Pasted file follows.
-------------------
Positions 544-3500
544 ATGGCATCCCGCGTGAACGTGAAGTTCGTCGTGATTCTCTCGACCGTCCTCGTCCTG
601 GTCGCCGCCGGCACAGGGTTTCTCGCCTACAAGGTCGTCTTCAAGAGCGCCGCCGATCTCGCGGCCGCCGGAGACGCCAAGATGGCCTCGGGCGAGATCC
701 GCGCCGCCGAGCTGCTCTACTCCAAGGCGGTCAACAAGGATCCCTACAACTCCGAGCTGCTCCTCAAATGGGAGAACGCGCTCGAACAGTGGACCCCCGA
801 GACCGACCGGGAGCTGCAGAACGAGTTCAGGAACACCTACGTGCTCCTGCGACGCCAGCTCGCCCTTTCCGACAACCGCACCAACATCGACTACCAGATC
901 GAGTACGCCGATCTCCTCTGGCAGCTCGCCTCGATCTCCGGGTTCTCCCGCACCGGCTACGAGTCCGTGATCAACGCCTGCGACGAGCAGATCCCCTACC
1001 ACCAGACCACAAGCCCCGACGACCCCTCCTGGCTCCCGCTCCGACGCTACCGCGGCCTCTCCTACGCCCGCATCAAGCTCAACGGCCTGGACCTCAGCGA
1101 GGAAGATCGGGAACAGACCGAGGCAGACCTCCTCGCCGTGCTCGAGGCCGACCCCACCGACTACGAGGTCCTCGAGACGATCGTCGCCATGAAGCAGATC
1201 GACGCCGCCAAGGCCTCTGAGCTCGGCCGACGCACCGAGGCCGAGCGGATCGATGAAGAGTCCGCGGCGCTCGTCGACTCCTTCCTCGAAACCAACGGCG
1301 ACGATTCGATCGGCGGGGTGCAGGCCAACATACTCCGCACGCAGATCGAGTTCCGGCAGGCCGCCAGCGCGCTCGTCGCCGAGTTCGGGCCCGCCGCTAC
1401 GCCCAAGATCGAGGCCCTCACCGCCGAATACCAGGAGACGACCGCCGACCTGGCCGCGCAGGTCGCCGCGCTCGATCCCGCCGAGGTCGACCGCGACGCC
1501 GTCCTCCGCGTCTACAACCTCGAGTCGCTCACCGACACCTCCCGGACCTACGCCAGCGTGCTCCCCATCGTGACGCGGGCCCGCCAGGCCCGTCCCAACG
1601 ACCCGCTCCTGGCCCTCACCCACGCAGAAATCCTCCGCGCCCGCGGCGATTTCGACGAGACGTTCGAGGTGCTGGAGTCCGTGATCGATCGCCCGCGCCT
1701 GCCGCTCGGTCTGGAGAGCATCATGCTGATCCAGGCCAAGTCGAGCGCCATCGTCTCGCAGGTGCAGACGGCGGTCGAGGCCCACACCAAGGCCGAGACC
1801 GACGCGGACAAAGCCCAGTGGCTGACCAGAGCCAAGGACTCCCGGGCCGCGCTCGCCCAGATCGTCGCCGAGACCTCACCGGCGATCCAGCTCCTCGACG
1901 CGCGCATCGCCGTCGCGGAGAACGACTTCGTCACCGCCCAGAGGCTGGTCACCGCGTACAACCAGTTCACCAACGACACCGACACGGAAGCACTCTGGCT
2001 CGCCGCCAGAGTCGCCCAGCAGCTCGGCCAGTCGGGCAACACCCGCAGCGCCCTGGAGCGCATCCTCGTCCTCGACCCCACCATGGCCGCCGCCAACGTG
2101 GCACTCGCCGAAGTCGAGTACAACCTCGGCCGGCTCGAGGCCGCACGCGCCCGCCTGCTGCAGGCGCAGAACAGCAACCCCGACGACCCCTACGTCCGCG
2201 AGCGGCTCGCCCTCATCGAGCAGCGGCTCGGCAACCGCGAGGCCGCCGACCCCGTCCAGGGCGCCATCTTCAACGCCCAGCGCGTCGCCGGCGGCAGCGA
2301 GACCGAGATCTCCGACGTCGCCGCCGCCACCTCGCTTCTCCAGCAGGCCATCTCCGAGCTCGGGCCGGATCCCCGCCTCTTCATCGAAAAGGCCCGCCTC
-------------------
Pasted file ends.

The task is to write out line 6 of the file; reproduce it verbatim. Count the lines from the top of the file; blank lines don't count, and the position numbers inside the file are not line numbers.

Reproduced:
901 GAGTACGCCGATCTCCTCTGGCAGCTCGCCTCGATCTCCGGGTTCTCCCGCACCGGCTACGAGTCCGTGATCAACGCCTGCGACGAGCAGATCCCCTACC